Hole In The Wall Cafe

Posted by Steve on Wed, 06/28/2017 - 11:26pm


Yeah, Cafe. Because there are several things on the menu... several tips from my tyromaniac's bag o' tricks.

First thing, I apologize for the long lapse in updating BrookynRowHouse.  Fact is, there haven't been anybuild-y things to talk about around here.  The house is just about done, and "just about" is the same as "done" in a DIYer's vocabulary.  So I don't promise to be more active here. I also accept the fact that my Google ranking has dropped like a pigeon dipped in plaster from its #1 position five years ago under "Brooklyn Home Renovation" to, hell, I don't even know where it is now.  Probably where they hide dead bodies

Anyway, a friend asked me a couple of years ago to write an article about fixing large holes in walls.  He had recently installed central air and wanted to remove all evidence of where the in-wall air conditioners used to be. IIRC, he had plaster-over-wood-lathe walls like me.  If you've read my blog you know that I prefer the look and sound control attributes of plaster better than drywall.  In a nutshell, I use drywall for new construction but I always repair existing plaster walls. 

Coincidentally, an air conditioning installation is why I have to repair these holes too. I had an 18,000 BTU split-unit air conditioner head installed in my living room and the installers had to open up some 10" holes in the wall to pull the copper, control line and drain.  I also replaced my absolute CRAP Fujitsu split unit system with a new Mitsubishi.  Warning: if you have a Fujitsu spilt unit system, the company doesn't stock parts for old products. Mine was only 12 years old when one of the compressors croaked yet Fujitsu America told me it couldn't help me. A local Russian A/C tech found a compressor for me in a shop in Moscow and it cost me nearly a thousand bucks!  But I'll end this rant for now.

The Mitsubish installer is Russian as well and gave me a great price for this three-head system.   He also did a very clean job.  The last guys took sledge hammers to the walls, which loosened the old plaster all over both sides of the wall.  These guys used an oscillating saw which makes very clean cuts, as you can see from the photos.  I'm happy to give them a recommendaton: EDITA MC CORP, Heating and Cooling, 646-719-4559.  NYC only though.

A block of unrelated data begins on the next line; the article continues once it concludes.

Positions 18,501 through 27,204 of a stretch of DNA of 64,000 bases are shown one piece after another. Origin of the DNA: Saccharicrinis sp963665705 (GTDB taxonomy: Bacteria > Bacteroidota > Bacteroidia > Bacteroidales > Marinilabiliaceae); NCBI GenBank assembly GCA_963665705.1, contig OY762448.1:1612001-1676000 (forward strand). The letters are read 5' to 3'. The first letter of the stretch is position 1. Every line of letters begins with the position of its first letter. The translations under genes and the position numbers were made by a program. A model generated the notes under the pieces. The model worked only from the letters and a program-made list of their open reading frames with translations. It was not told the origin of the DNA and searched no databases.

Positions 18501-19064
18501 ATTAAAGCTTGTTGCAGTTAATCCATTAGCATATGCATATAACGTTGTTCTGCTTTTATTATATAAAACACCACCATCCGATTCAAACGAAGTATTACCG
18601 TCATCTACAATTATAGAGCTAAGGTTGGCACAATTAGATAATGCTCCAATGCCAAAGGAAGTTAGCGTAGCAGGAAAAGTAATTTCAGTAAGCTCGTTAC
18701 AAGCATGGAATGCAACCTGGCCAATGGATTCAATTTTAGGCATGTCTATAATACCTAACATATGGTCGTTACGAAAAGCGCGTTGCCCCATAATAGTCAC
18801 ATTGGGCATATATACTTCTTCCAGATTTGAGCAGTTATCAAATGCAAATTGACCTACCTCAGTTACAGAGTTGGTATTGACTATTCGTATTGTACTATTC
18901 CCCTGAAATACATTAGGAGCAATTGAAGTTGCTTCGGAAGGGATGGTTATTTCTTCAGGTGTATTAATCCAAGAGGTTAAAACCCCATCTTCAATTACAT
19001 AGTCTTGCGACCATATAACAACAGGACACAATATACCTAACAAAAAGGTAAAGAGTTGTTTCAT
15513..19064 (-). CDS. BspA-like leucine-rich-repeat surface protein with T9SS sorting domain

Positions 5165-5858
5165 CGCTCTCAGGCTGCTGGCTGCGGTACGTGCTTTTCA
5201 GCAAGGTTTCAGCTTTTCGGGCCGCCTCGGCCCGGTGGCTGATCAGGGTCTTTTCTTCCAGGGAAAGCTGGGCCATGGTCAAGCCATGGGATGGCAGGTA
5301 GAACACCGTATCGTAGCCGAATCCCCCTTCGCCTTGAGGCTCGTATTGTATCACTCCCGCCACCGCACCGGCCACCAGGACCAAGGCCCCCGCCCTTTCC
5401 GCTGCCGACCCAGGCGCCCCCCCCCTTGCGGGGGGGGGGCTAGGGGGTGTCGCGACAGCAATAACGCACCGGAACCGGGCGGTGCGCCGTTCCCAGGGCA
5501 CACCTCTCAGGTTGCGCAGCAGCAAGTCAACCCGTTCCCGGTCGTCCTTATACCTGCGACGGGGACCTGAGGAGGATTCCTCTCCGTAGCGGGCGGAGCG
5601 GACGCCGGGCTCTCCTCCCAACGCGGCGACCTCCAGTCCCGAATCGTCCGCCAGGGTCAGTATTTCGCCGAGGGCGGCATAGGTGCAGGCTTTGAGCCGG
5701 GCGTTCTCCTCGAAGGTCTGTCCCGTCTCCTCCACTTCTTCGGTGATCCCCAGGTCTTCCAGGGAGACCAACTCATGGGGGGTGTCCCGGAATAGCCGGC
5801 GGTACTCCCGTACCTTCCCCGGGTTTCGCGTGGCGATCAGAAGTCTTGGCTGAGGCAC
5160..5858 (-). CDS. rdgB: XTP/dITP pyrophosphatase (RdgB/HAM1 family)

Okay, on to the repair.  First up are the two holes in the plaster hallway wall that were made to pull the pipes and wire across the basement ceiling to the compressor under my back yard deck.

This was the easier hole because the installers exposed a stud for me to which to fasten the wood lathe. 

By the way, finding wood plaster lathe is a challenge.  Modern plaster uses either extruded metal or blue board.  I suspect part of the reason is fire code. This stuff makes excellent kindling. 

I found eight foot lengths of smooth 2x1/4" poplar at Lowes.  Ideally, you want to use rough cut wood because the plaster clings to it better but it's secondary to the 1/4" gaps between the lathing.

After you cut the lathing to size you want to soak them in water for a few minutes. This will raise the grain a little bit but, more importantly, it keeps the lathing from sucking moisture out of the plaster. 





This hole is more of a problem.  The studs are located about six inches away from the edges of the hole. Because of that I'm going to have to use another technique to fasten the lathing.



















Back to Hole #1, one side was flush with a stud so there were two options: either make the hole wider so both studs were exposed or sister some scrap lumber to the left stud to expand its nailing surface. Being lazy I chose option #2.  I had some old 2x2 in my wood bin. I aligned the 2x2 just shy of the old lathing and fastened it with a couple of 3" screws.